# Counting occurrences of substring in string

I need to know how many times a substring occurs in a given string. I figured that I might as well create an extension method:

public static int Occurences(this string str, string val)
{
string copy = str;

int instancesOf = 0;
int indexOfVal;

while ((indexOfVal = copy.IndexOf(val)) != -1)
{
copy = copy.Remove(indexOfVal, val.Count());
instancesOf++;
}

return instancesOf;
}


I'm not sure that the assignment in the while loop is good practice. Should I change this to compute the value once outside the loop, and once in the loop, like this?

int indexOfVal = copy.IndexOf(val);

while (indexOfVal != -1)
{
copy = copy.Remove(indexOfVal, val.Count());
instancesOf++;
indexOfVal = copy.IndexOf(val);
}


Any and all comments appreciated, the more the better.

• Do you want to find overlapping instances? "bbb".Occurences("bb") returns 1. – mjolka Mar 29 '15 at 23:57
• @mjolka That might be nice, but is not necessary. – Hosch250 Mar 30 '15 at 0:00
• @Hosch250 You need to document expected behavior. Should "bbb".Occurrences("bb") return 1 or 2? – nhgrif Mar 30 '15 at 0:00
• Either will be fine, but I might as well have it return 2 for the sake of a thorough implementation. – Hosch250 Mar 30 '15 at 0:05
• If your val is long, and your str is pathological, the running time could be O(n^2). To avoid that, you could use a smarter string-searching algorithm, such as the Z Algorithm, which works in O(n) time. – 200_success Mar 30 '15 at 1:05

Your current implementation could be more efficient. Copying the passed in string and chopping it up is probably pretty expensive (I'm not a master of .NET internals though).

val.Count()


Why not val.Length? Count() is very inefficient compared to Length.

copy = copy.Remove(indexOfVal, val.Count());


We don't need to remove part of the string, just search again starting at indexOfVal + val.Length.

Here is an example using an overload of String.IndexOf:

public static int Occurences(this string str, string val)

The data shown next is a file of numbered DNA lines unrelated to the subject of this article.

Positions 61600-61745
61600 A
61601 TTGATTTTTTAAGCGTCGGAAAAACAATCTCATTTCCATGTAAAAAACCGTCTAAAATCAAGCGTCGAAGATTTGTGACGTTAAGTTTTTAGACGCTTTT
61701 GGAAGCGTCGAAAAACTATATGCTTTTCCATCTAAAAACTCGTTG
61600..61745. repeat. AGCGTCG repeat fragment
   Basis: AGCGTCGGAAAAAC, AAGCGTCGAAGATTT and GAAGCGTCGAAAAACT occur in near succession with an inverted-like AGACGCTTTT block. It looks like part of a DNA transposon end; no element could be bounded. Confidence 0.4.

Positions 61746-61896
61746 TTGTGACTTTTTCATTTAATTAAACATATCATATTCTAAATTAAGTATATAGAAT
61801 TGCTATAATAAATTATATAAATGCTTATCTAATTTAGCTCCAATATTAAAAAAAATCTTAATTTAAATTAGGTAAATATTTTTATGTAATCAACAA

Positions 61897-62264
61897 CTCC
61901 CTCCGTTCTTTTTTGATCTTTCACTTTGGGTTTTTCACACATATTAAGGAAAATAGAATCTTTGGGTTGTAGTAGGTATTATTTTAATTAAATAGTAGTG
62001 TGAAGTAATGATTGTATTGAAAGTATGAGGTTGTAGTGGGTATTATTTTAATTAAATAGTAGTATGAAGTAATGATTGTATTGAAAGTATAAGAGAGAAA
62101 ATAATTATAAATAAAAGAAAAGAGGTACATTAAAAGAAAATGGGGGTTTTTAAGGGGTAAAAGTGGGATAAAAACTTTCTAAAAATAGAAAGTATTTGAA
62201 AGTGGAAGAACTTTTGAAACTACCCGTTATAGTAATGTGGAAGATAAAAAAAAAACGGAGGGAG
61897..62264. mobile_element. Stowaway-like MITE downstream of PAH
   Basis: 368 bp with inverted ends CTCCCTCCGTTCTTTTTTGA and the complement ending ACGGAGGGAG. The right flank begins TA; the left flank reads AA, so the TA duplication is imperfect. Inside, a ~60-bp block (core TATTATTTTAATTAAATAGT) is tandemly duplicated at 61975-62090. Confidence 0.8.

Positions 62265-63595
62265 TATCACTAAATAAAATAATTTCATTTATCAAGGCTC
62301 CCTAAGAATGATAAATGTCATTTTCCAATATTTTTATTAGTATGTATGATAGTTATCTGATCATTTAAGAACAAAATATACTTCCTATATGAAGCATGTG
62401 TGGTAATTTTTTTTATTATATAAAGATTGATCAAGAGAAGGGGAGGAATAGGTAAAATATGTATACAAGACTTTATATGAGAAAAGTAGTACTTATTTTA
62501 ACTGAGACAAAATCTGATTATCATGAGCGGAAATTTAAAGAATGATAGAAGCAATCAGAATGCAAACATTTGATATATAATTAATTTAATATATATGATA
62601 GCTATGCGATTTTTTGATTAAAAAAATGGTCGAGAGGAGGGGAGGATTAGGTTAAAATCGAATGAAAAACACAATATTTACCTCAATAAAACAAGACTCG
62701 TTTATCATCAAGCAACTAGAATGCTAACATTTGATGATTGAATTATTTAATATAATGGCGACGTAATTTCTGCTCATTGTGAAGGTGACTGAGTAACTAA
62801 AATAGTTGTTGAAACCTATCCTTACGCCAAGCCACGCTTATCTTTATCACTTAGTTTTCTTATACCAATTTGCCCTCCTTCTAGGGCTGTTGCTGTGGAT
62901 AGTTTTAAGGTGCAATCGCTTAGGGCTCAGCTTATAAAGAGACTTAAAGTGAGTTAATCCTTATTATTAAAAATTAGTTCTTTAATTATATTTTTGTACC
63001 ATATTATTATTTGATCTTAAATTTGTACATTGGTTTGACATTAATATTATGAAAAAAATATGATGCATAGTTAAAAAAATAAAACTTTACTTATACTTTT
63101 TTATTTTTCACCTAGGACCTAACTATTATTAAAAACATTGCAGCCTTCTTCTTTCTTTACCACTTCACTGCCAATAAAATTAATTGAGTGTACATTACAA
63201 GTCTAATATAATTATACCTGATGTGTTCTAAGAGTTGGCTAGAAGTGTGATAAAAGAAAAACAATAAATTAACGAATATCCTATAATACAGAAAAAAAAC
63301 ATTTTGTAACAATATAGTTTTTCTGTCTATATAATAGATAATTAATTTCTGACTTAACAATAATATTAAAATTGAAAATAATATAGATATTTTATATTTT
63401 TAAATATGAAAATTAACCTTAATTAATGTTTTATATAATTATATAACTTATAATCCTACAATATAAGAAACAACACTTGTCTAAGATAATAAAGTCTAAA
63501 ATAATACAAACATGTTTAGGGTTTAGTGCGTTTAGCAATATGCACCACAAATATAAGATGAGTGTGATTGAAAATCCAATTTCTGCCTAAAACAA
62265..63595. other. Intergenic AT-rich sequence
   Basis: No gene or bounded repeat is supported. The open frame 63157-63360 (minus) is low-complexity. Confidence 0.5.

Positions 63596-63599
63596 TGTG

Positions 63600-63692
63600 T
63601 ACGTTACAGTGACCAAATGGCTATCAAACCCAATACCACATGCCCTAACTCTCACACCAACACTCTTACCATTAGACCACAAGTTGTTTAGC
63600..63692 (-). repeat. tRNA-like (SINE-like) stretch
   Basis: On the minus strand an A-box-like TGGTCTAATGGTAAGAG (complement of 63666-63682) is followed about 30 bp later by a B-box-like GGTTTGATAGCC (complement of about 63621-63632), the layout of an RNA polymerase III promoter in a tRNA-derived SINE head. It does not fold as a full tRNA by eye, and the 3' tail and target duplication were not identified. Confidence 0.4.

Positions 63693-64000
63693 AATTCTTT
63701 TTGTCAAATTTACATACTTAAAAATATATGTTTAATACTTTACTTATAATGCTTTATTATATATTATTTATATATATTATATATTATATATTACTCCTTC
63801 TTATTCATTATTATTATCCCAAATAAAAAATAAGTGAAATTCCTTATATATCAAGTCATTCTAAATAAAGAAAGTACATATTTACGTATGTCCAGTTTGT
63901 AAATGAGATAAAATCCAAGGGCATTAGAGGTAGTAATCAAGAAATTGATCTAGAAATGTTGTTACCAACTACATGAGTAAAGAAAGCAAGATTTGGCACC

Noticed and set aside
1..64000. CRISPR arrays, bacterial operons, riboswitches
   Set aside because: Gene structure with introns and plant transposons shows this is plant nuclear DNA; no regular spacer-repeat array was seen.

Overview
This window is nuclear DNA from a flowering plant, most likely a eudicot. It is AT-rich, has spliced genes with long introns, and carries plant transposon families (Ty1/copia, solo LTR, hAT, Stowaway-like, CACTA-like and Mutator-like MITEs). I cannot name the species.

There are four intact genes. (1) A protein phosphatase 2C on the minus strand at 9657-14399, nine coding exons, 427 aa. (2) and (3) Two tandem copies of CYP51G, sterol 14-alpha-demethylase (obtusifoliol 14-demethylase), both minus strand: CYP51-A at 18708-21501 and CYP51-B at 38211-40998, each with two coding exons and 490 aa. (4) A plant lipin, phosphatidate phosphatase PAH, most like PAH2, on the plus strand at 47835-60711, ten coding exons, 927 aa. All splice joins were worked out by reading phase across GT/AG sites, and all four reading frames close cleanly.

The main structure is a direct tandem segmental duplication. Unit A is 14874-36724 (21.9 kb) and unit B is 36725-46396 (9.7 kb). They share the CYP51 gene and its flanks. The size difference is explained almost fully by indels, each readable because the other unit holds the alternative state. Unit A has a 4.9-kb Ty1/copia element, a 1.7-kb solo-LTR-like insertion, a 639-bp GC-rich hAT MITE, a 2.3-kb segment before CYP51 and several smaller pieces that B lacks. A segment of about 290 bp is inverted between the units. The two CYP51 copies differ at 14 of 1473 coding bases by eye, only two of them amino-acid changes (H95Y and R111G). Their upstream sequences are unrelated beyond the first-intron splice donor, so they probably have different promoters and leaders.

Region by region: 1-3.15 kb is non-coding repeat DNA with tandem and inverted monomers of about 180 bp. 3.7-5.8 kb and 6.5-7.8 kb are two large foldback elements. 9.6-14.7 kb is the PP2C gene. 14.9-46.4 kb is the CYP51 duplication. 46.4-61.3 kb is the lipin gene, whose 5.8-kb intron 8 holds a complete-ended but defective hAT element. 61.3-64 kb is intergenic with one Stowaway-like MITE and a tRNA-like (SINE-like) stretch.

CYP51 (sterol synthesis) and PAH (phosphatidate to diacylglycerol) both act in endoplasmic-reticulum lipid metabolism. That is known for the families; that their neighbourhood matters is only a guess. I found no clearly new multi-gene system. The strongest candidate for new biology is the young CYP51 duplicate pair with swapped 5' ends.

{
int occurrences = 0;
int startingIndex = 0;

while ((startingIndex = str.IndexOf(val, startingIndex)) >= 0)
{
++occurrences;
++startingIndex;
}

return occurrences;
}


This implementation will count overlapping occurrences (so "bbb".Occurences("bb") will return 2.

If you don't want to count overlapping occurences, you can replace ++startingIndex; with:

startingIndex += val.Length


On why an exception isn't thrown in the case of "foo".Occurrences("o"), from MSDN:

If startIndex equals the length of the string instance, the method returns -1.

• Calling .IndexOf() with a startingIndex greater than the length of the string crashes, but it actually works in this statement because the assignment fails. – Hosch250 Mar 30 '15 at 0:34
• "probably pretty expensive" and "very inefficient" are not terms I would use to describe Count() and splitting strings. These are micro-optimizations and most of the time won't make a licking difference. Almost certainly, the implementation of Count() just returns Length for a string. – craftworkgames Mar 31 '15 at 0:23
• @craftworkgames It's a community wiki answer. You're welcome to improve it as you see fit. – nhgrif Mar 31 '15 at 0:24
• @craftworkgames Probably true, but using .Length is probably the more correct version, and my code needs to be fast as it will be running on mobile devices as well as desktops. – Hosch250 Mar 31 '15 at 0:25
• Knowing different ways to code something is great. That's what code reviews are all about. It's just that "The biggest problems with 'premature optimization' are that it can introduce unexpected bugs and can be a huge time waster." programmers.stackexchange.com/questions/80084/… – craftworkgames Mar 31 '15 at 6:26